Handloaders always welcome new propellants in their efforts to improve the velocity and accuracy of their loads. So, in anticipation of stepping up the performance of my .223 Rem. handloads, I’ve been using several new propellants from Alliant and Hodgdon, including Alliant’s AR-Comp and Power Pro series of Varmint, 1200-R and 2000-MR and Hodgdon’s CFE 223. A few of these work well with the complete range of 0.224-inch bullets, while a couple others are restricted to a narrower range of weights.
To speed up the .223 Rem. loading process I use propellants that meter precisely. Four of these new options have fine spherical-shaped granules and in five charges dropped from a measure they varied at the most 0.10 of a grain in weight. AR-Comp is a cylindrical propellant with short and thin kernels, and it varied 0.20 of a grain over five thrown charges. Still, its extreme spread of velocity of 42 fps was actually the narrowest of the five propellants over 10 shots.
Alliant states that a maximum charge of 1200-R imparts a velocity of ,3805 fps to 40-grain bullets. The 24-inch barrel of my much-fired Remington Model 700 SPS launched Hornady 40-grain V-MAX bullets at slightly more than 3,700 fps with that maximum 26.8 grains of 1200-R. That’s about the fastest I’ve been able to fire that weight bullet with any of a dozen propellants loaded in the .223 Rem.
Varmint has a slightly slower burn rate than 1200-R, which makes it useful in the .223 Rem. loaded with 40- to 55-grain bullets. I was a bit disappointed, though, with chronograph readings from four .223 Rem.-chambered rifles that were 200 to nearly 400 fps slower than the velocities Alliant states for Varmint. Alliant lists 50-grain bullets at 3,377 fps with 26.3 grains of Varmint and 3,700 fps for 40-grain bullets with 27.9 grains of the propellant. The Remington’s 24-inch barrel turned in 3,131 fps with 50-grain bullets using 26.3 grains of the propellant, and 40 grainers reached 3,276 fps with 27.5 grains of Varmint. That 40-grain combination lost only 90 fps when fired through a 20-inch barrel.
According to Alliant, its AR-Comp provides consistent pressures and velocities whether the season is searing summer or arctic winter. The extreme spread of velocity for 10 shots was only 42 fps shooting AR-Comp with Berger 52-grain bullets on a 30 degree F day. Velocity was entirely acceptable at 3,302 fps. Accuracy was great, too, with five-shot groups at 100 yards as tight as 0.58 inches from the Remington SPS’s pencil-thin barrel. Here’s a winter winner.
This propellant reduces copper fouling by depositing an ingredient that shields the pores of the metal in the bore, hence the name Copper Fouling Eraser. That means little to me because I reach for a cleaning rod and solvent at the mere glimpse of a dirty bore. However, I am partial to CFE 223 for its good accuracy and the fairly high velocities it gave 55-grain bullets fired from the .223 Rem. My Savage Model 10 grouped five Nosler 55-grain Varmageddon bullets as tight as 0.54 inches at 100 yards. When propelled by 28.0 grains of CFE 223 the Varmageddon’s velocity of 3,173 fps was on par for the top speeds of other propellants fired from my Savage’s 22-inch barrel, but less than the 3,292 fps reached with a 24-inch barrel used in the Nosler Reloading Guide 7.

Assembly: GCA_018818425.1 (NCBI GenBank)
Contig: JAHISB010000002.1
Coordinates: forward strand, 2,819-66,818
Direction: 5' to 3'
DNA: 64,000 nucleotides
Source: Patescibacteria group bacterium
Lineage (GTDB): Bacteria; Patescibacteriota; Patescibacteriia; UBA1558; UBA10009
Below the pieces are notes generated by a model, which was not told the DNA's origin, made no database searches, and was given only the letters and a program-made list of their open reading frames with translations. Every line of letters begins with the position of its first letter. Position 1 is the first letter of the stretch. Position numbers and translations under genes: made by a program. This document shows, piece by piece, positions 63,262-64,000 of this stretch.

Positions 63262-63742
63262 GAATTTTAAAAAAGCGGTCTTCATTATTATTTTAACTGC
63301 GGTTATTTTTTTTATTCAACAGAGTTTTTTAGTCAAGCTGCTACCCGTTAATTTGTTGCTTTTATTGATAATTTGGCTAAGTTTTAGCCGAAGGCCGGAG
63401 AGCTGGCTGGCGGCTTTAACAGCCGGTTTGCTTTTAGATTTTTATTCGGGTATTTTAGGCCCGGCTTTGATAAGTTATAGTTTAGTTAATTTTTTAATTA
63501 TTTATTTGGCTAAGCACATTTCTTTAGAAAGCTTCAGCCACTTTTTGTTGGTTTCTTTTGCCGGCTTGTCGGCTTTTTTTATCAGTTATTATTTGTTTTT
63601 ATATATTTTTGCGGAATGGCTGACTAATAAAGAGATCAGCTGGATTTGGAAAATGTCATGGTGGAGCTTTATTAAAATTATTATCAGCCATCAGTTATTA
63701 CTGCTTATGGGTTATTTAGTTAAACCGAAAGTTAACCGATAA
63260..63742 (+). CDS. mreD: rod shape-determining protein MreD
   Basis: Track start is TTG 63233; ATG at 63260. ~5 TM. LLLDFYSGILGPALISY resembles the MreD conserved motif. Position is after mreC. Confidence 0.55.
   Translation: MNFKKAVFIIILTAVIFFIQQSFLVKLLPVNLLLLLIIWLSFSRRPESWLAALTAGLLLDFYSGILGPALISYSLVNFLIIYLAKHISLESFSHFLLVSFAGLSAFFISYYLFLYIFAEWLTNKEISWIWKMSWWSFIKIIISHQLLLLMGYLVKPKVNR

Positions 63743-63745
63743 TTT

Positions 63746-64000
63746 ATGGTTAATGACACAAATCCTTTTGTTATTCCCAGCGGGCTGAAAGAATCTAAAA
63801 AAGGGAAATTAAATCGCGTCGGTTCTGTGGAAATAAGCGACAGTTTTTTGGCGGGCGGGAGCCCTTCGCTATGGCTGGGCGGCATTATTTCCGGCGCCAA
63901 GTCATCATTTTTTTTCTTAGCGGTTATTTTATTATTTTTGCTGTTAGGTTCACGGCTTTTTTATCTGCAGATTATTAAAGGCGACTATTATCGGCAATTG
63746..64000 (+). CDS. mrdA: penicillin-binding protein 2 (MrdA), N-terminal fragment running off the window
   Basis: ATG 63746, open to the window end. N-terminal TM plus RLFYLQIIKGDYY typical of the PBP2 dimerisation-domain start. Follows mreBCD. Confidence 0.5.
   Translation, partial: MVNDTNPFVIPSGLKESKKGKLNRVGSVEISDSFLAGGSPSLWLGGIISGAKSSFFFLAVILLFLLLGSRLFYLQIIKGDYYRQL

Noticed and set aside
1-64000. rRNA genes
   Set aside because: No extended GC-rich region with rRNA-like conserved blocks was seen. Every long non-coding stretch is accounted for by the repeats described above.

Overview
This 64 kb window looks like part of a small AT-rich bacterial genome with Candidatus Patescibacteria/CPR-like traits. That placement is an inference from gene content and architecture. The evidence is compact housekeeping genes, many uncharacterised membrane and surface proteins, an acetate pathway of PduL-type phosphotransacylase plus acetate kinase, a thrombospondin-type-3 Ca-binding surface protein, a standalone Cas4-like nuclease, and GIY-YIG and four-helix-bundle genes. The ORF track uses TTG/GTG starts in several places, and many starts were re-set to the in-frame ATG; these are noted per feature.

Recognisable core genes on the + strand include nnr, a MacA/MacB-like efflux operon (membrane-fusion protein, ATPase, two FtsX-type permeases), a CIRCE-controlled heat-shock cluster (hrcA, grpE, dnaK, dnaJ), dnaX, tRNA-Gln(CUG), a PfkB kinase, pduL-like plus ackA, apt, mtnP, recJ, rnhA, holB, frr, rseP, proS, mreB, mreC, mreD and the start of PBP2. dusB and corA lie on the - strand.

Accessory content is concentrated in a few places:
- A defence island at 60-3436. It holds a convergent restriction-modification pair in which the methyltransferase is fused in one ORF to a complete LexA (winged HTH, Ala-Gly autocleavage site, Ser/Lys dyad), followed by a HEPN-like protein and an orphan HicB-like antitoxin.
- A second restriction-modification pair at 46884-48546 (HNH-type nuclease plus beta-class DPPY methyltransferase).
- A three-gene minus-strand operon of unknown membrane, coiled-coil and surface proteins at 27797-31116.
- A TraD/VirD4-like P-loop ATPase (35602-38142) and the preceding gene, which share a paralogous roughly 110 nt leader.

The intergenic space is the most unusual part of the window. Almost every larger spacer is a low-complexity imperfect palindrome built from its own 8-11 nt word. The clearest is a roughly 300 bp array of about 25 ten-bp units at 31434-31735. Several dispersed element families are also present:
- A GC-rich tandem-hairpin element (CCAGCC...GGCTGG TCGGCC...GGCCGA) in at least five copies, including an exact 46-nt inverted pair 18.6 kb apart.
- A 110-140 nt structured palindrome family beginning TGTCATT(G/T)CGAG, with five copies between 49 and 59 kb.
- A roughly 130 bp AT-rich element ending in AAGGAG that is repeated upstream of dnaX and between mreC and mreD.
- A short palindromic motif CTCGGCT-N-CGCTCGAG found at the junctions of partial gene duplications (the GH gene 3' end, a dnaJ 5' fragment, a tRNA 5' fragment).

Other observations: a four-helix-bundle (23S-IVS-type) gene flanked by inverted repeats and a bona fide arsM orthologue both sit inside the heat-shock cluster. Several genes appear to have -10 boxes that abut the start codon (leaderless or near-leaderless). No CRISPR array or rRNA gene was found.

CFE 223 didn’t show all that much loss of bullet velocity when shot from shorter barrels. Hornady 55-grain V-MAX bullets, with an average velocity of 3,067 fps fired with 27.5 grains of CFE 223 from the Savage’s 22-inch barrel, lost only 32 fps from a 20-inch barrel and about 200 fps from a 6-inch-shorter, 16-inch barrel of a JARD J16 autoloader.
The Savage’s 1:9-inch twist barrel is not supposed to stabilize Sierra 77-grain MatchKing bullets, but it did with CFE 223, and five groups averaged 0.63 inches at 100 yards. Velocity came up a bit short of Hodgdon’s stated 2,811 fps. But a little velocity in exchange for a great measure of accuracy is always a good swap.
Alliant’s 2000-MR is a relatively slow-burning propellant best matched with 68-grain and heavier bullets. A maximum load of 26.6 grains of the propellant produced a velocity slightly higher than 2,800 fps with Sierra 69-grain MatchKing bullets when shot from my Savage rifle. That was a bit slow compared to Alliant’s results of 3,070 fps.
The maximum amount of 2000-MR filled cases to the bottom of the neck, thereby resulting in a slightly compressed charge when seating Sierra bullets to a cartridge overall length of 2.260 inches. After doing so, that tight propellant column no doubt was responsible for an extreme spread of velocity of 55 fps over 10 shots. Groups, though, had a nice, round shape. One Sierra hit a smidgen high from one group and another landed a tad low from another group. But chronograph readings showed the velocities of the two bullets were close to average. I’m to blame for their waywardness. Had I not sent the two bullets on the wrong course, the 2000-MR and MatchKing combination would have rivaled the accuracy of any of the loads tested.
After firing several hundred .223s loaded with these new propellants, a few recipes are sure keepers. So excuse me as I again retreat to the basement bench to load a few of these propellant and bullet combinations for the .223 Rem. to last the rest of the year.